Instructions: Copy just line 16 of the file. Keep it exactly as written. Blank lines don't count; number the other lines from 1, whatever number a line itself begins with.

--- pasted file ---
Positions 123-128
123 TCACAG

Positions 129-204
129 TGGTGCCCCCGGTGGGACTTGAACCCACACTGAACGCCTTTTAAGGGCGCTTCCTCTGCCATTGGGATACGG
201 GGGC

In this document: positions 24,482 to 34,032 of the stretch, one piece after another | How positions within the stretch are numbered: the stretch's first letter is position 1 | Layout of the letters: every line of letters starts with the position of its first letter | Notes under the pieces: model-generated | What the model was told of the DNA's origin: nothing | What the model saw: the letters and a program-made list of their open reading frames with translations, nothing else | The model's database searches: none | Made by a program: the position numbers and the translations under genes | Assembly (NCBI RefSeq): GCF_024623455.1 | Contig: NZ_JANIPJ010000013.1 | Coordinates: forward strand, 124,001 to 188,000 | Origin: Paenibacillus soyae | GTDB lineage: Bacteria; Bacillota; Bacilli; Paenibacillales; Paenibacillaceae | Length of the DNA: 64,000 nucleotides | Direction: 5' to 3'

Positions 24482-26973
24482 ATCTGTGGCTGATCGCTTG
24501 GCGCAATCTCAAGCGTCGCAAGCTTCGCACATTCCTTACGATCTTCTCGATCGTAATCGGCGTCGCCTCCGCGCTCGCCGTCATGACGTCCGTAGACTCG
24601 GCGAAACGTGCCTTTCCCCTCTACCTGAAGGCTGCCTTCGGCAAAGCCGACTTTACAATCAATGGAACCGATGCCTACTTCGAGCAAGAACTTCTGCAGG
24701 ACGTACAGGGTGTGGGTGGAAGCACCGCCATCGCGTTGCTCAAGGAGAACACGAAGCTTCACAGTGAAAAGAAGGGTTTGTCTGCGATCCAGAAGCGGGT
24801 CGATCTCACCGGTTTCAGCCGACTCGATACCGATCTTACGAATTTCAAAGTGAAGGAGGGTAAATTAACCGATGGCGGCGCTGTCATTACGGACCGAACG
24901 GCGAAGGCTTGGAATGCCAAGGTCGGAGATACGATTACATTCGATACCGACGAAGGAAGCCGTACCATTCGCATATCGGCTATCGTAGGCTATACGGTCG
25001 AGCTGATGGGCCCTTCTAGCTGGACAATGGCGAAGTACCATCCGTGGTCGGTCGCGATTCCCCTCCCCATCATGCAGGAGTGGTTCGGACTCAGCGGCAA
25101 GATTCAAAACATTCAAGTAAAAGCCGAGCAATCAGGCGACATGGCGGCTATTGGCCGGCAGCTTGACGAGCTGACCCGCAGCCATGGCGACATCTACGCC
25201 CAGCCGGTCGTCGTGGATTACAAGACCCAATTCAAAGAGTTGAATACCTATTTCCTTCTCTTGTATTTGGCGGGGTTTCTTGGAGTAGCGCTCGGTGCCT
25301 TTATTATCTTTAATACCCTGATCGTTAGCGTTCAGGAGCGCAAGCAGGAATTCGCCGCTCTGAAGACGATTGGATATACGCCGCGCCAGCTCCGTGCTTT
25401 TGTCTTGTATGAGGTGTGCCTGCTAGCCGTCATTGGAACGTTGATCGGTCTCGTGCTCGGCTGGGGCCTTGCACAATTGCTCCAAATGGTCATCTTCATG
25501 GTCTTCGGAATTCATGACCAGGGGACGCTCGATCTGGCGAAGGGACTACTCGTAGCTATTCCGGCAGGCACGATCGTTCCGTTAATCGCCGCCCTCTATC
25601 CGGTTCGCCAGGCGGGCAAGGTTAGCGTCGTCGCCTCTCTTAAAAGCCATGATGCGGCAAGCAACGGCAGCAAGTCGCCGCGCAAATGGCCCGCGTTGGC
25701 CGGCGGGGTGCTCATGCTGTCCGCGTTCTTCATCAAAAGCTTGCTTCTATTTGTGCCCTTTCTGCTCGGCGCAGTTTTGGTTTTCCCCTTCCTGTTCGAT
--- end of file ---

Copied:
25201 CAGCCGGTCGTCGTGGATTACAAGACCCAATTCAAAGAGTTGAATACCTATTTCCTTCTCTTGTATTTGGCGGGGTTTCTTGGAGTAGCGCTCGGTGCCT